Hesed House—Staying Steadfast in Challenging Times

May 2016 View more

Ryan Dowd, Executive Director

Ryan Dowd, Executive Director

The Hebrew word hesed is difficult to translate. It encompasses several concepts including loving kindness, mercy, and steadfast love. It’s a quality that moves someone to act for the benefit of someone else without considering “what’s in it for me?” Epitomizing these true hesed ideals, Ryan Dowd recently returned to the Aurora-based homeless shelter to reclaim his former role as executive director.

Lifelong Passion

Dowd began volunteering at Hesed House when he was 13 years old. What started out as a church service event soon grew into a lifelong passion. “Even at 13, it just felt right being here,” said Dowd. He continued volunteering through high school and eventually landed a job there while completing his undergraduate work at North Central College and getting his masters in public administration and law degree from Northern Illinois University. Dowd served in various staff roles for 14 years including nine as executive director. Under Dowd’s leadership, Hesed House ministries tripled in scope, now housing more than 1,000 individuals annually.

After spending nearly half his life serving at Hesed House, Dowd left in 2013 to start his own nonprofit, the Center for Faith and Human Rights, in Washington D.C. “If you’re going to do human rights work, you pretty much need to move to D.C. or New York City,” Dowd explains. During his time out East, Dowd worked on human rights issues with churches and dictatorships in repressive countries. He also helped local immigrants with legal, social, and language services.

One day during his commute, Dowd was reflecting on what his dream organization would look like. “I had two epiphanies,” he explains. “The first was that there were probably only five organizations that look like the organization I was envisioning. And the second was that Hesed House was exactly that organization.” A few days later, he received a serendipitous call from Hesed House’s board chair asking if he would be interested in coming back. “The timing was impeccable,” said Dowd.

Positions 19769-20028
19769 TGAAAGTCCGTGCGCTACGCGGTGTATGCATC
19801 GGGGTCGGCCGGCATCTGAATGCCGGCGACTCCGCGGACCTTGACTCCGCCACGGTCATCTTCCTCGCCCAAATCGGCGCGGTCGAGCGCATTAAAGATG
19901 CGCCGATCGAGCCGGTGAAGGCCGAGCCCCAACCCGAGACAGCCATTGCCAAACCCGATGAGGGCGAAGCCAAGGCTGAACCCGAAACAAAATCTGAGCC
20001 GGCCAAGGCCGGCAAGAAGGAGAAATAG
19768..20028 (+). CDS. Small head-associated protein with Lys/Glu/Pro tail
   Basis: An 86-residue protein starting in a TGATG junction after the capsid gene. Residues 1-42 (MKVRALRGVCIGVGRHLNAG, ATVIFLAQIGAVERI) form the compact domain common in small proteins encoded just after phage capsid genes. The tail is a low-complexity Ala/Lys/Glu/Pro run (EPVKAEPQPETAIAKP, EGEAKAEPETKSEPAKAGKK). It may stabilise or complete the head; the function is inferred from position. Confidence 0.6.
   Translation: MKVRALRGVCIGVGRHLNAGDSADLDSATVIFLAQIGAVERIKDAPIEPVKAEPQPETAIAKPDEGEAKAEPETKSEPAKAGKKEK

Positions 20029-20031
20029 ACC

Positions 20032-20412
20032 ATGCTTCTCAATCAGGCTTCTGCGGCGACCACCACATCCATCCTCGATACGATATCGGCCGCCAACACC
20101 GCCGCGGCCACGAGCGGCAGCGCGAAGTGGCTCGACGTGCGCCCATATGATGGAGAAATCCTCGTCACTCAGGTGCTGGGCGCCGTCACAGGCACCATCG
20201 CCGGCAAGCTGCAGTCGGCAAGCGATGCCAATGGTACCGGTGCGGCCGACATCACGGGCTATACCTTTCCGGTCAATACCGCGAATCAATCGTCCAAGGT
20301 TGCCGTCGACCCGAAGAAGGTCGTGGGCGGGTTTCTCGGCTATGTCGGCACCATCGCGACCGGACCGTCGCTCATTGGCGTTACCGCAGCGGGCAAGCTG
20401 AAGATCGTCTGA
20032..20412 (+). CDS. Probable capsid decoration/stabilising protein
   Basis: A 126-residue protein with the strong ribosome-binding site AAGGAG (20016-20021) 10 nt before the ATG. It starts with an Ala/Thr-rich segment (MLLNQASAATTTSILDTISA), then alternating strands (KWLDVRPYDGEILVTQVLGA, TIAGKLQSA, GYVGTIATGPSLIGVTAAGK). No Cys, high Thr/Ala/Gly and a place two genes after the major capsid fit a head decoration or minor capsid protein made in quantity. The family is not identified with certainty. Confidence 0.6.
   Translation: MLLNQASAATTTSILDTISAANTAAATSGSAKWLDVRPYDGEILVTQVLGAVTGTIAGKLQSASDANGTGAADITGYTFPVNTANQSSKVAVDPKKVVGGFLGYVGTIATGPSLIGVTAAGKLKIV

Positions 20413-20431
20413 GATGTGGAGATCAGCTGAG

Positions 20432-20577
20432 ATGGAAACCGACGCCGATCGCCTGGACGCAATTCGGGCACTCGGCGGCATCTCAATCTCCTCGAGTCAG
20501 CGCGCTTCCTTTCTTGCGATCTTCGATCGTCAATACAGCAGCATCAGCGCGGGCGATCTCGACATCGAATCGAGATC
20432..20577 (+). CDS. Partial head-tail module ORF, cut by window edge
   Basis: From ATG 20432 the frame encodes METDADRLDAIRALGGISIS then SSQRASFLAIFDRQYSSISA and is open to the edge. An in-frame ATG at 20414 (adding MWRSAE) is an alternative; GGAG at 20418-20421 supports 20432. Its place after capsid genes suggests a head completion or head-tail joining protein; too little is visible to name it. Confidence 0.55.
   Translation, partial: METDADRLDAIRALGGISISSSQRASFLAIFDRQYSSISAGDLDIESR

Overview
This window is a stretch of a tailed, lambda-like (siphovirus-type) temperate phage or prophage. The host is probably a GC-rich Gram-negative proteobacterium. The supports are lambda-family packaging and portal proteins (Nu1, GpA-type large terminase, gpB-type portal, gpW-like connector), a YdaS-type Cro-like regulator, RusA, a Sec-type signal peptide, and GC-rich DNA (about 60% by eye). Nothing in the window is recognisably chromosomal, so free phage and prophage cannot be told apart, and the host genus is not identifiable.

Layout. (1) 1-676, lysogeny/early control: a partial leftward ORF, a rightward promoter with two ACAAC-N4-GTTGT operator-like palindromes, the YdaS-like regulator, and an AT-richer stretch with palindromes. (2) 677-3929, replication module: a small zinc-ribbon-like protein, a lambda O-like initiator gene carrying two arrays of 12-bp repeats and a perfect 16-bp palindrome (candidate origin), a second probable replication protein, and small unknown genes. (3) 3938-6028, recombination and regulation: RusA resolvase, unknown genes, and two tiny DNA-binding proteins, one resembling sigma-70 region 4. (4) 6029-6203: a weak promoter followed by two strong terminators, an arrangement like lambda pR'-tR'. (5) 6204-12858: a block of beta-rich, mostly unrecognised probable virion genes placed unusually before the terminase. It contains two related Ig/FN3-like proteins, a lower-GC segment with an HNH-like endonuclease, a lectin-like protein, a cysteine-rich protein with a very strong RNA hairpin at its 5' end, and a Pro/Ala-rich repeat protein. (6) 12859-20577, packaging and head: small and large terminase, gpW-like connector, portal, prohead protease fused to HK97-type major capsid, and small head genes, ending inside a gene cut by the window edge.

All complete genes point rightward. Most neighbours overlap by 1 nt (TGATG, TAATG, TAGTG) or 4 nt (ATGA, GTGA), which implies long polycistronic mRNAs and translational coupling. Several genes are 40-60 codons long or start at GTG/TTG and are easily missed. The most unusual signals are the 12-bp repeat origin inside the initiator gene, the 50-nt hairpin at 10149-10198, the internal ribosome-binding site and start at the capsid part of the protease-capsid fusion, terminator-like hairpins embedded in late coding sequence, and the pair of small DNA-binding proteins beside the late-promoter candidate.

Focused on The Future

Now, back at the helm, Dowd is focused on the future. “My main goal is to survive the state budget crisis with as little damage to the organization and the homeless as possible,” he explains. “Unfortunately, just surviving is succeeding at this point for nonprofits in Illinois.”

Dowd is also focused on strengthening the organization. “Since the very beginning, Hesed House has been innovative in developing new models and trends in caring for the homeless. We don’t just do what everyone else is doing. If something isn’t working well, we find a way to do it better.” He also plans to help organizations throughout the country by sharing their successful models.

Despite the state budget crisis, Dowd finds inspiration in his clients’ success. “At the start of almost everyday I am greeted in the parking lot by someone telling me that they just got a job, or that they are moving out, or that they have been sober for 60 days. Starting each day with a gauntlet of success makes it much easier to get on the phone and deal with the funding challenges we face.”

Hesed House is Illinois’ second largest comprehensive homeless shelter and resource center. More than 6,000 volunteers assist Hesed House in its mission to feed the hungry, clothe the naked, shelter the homeless, and give people the chance to hope again. In addition to providing meals and shelter to the homeless, Hesed House strives to provide the tools necessary to help individuals and families break free from the cycle of homelessness. For more information on volunteering and donating to Hesed House, visit hesedhouse.org.

Hesed House will host its 5th annual Kentucky Derby Gala at Embassy Suites in Naperville on May 7, 2016. For more info, visit www.hesedhouse.org.

Photo by Robyn Sheldon